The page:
The final major factor is the community of people around me working towards similar goals. I’m part of multiple online indie game communities. Most notably Game Jolt and the Twitch game development community. Twitch allows me to watch other people develop and even stream some of my own development as well. Hanging out with people who are more or less trying to achieve the same thing as you is super motivating. You have people with similar interests to talk to, ask questions, and even team up with! Best of all, as the people around you progress it drives your own progression as well. Other people are inspiring!

Final thoughts

So I suppose my tips for making a big project are work in a team of people who believe in what you’re making, try to make something you’re proud of, and try not to let the fear of no one playing the game get you down too much. If you can, get early, honest feedback. Sometimes asking your friends what they think isn’t enough. Try showing it off at an indie meet up if there’s one nearby. The feedback can really help keep you motivated and help you decide if the project is worth continuing. Finally, socialize with people who have similar interests and goals, be that online or in real life. Being part of a community can be really helpful for motivation.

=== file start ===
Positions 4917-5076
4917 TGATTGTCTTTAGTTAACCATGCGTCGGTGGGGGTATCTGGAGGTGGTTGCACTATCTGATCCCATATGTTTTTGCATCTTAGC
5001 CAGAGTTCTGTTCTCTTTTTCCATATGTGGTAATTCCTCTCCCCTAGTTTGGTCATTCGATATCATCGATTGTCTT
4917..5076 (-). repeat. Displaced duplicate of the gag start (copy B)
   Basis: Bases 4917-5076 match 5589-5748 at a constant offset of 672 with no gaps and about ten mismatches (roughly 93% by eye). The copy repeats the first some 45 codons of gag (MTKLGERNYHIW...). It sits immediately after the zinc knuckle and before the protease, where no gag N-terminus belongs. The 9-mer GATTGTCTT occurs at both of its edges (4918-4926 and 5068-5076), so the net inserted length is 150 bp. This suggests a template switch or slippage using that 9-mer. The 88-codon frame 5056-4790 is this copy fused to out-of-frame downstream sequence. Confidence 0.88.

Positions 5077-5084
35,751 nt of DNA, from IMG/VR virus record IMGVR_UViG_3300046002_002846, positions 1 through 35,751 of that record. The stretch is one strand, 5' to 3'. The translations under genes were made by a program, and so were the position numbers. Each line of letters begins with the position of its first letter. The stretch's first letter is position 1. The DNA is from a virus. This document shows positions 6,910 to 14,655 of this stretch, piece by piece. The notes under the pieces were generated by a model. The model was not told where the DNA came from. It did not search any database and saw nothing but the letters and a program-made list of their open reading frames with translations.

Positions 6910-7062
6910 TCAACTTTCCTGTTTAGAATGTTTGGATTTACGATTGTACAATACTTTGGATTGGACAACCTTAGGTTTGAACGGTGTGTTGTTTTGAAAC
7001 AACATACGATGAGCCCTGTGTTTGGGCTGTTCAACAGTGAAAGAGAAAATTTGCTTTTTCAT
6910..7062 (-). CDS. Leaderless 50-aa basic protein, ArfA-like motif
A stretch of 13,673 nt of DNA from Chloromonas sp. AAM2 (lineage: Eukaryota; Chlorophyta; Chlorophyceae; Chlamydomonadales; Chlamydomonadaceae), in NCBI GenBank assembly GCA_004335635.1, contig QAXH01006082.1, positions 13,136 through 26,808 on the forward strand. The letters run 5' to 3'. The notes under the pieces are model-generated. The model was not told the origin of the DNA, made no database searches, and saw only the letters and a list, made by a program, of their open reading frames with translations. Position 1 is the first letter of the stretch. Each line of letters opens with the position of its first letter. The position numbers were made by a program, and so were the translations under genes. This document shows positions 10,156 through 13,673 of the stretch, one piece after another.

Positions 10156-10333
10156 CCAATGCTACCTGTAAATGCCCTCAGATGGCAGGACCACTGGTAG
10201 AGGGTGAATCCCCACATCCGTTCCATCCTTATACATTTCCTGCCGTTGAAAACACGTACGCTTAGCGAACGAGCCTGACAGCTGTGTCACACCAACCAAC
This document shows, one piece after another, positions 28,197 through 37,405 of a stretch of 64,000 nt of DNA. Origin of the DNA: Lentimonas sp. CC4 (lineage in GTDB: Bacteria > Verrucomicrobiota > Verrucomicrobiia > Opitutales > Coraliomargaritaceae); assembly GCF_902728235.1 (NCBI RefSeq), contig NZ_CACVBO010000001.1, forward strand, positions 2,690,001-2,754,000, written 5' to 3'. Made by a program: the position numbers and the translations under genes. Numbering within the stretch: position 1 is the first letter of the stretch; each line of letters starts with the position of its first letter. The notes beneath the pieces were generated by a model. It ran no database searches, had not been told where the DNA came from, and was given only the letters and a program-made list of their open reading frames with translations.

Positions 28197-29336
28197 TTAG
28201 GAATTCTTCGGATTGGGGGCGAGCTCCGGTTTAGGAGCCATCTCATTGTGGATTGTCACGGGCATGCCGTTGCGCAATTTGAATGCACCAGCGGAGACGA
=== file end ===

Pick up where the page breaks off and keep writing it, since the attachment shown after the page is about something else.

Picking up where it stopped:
When working on a big project motivation comes and goes in waves. Progression can be good one week and bad the next. Self doubt comes and goes. In the end, maybe no one will play your game but hopefully at the very least you will have made something you’re proud of. If you’re proud of what you have so far, then it’s probably worth your time.

About three quarters through writing this I nearly stopped and deleted the whole thing. I had a moment of self doubt. Is what I’m writing even helpful to anyone? Will anyone even want to read this? I don’t know. I figured I might as well finish it though in case someone does find it somewhat enjoyable. So if you’ve made it this far, thanks for reading :)

Big projects are a challenging and risky undertaking and I wish anyone reading this the best with whatever you’re working on. I hope all of this has at least been relatable and maybe a little comforting.

Happy #notGDC

~ Nathan Auckett